Landmark Court Ruling to Impact Superfund Cleanups Nationwide

The Jan. 29 ruling of the U.S. Court of Appeals in the District of Columbia protects taxpayers, the environment and human health nationwide. The Idaho Conservation League was the lead named petitioner that brought this matter before the Court. Earthjustice was the legal counsel for ICL and our partners.

The Jan. 29 ruling of the U.S. Court of Appeals in the District of Columbia protects taxpayers, the environment and human health nationwide. The Idaho Conservation League was the lead named petitioner that brought this matter before the Court. Earthjustice was legal counsel for ICL and partners on this case.

In 1980, Congress enacted the nation’s bedrock hazardous waste cleanup law, the Comprehensive Environmental Response, Compensation, and Liability Act (CERCLA), commonly known as the Superfund. Two means of ensuring cleanup of hazardous waste were written into this law. First, the U.S. Environmental Protection Agency was directed to develop rules requiring individual companies that handled toxic materials to secure bonds to cover future cleanup. Second, industries were directed to pay into a fund to help cover the costs of orphaned contaminated sites.

While the provisions creating the “Superfund” were implemented, the EPA failed to enact the provision of CERCLA that required bonding. Therefore, for over 35 years, CERCLA has only been partially implemented. As a result of this recent court ruling, CERCLA will be implemented, as directed by Congress.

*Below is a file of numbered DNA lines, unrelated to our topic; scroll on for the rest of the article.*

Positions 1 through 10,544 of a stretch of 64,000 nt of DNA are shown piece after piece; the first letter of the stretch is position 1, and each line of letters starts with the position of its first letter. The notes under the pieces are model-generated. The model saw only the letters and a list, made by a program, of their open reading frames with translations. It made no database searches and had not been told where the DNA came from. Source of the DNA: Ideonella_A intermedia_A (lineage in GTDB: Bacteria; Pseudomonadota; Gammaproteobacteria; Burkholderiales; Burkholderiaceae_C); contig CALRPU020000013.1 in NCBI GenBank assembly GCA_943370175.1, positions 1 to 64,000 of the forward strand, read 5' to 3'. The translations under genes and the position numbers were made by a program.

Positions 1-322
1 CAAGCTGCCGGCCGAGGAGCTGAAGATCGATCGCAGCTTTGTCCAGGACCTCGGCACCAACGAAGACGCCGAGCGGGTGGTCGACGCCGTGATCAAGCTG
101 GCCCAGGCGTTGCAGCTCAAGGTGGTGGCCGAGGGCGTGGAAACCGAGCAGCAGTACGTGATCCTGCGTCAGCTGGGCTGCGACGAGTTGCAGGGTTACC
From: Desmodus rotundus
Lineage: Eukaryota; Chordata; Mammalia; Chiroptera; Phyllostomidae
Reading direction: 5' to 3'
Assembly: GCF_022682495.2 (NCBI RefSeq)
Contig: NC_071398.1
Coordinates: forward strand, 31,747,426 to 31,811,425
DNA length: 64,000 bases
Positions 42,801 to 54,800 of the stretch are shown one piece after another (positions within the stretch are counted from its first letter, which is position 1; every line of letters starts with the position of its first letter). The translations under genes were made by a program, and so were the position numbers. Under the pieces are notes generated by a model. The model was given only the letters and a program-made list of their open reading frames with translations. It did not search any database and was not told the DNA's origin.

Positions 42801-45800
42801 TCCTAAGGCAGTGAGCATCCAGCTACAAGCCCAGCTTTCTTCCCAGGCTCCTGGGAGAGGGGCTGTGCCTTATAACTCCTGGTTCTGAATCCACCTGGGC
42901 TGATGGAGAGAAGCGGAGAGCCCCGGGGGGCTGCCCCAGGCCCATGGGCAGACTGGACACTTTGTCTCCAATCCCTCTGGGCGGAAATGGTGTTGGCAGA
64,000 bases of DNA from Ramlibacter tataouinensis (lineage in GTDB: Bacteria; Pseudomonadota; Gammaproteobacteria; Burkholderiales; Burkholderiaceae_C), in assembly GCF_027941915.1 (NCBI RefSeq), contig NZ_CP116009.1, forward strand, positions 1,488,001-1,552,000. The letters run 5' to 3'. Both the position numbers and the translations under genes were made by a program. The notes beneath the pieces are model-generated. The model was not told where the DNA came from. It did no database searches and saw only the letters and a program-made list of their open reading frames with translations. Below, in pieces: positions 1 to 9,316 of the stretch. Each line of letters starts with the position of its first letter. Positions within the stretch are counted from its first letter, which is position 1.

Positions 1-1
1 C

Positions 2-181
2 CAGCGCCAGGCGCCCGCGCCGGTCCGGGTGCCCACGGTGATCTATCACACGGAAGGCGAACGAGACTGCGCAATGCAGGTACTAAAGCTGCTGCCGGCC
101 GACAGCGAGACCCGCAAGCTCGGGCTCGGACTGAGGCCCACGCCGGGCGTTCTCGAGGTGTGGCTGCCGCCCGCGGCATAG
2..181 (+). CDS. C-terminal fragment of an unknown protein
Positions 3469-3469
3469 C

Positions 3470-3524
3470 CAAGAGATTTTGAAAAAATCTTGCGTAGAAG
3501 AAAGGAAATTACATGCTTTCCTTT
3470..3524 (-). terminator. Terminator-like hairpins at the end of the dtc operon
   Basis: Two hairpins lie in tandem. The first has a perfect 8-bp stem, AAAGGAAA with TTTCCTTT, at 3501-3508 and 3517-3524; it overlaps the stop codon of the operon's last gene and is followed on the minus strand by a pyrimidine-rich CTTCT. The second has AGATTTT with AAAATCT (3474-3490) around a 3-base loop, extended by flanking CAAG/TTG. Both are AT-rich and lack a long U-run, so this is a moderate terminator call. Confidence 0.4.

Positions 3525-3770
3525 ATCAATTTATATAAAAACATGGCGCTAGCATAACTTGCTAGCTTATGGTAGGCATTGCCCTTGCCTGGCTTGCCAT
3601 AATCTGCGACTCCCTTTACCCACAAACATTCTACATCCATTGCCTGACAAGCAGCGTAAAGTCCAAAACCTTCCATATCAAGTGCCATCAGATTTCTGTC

In its decision, the Court wrote, “[I]t is a common practice for operators [of sites that produce hazardous substances] to avoid paying environmental liabilities by declaring bankruptcy or otherwise sheltering assets.”

“At long last, companies that handle these toxic substances will need to set aside money to cover the cleanup costs,” said Justin Hayes, program director at the Idaho Conservation League. “Not only will these bonds cover cleanup costs if facility owners go bankrupt, but it will also provide incentives for companies to operate responsibly so that they can get their bonds back.”

“There is a reason why landlords require security and cleaning deposits from renters. It creates an incentive for renters to treat their apartments with respect and clean up before they move out. And if they don’t, the landlord has the deposit money to make things right,” continued Hayes.

The Court order lays out a schedule for the EPA to develop rules to require bonds for several industries having the greatest potential for creating contained sites that require cleanup. These industries include hardrock mining, chemical manufacturing, petroleum and coal products manufacturing, and electric power generation.

Although initiated by an Idaho organization, effects of this ruling will be felt nationwide; all facilities in the United States that fall into these categories will be required to develop bonds to ensure that contamination is cleaned up. This requirement will protect the environment and taxpayers, who have footed the bill for many of these cleanups.

In the short time since the Court’s order, at least one senator has drafted legislation to prevent its implementation.

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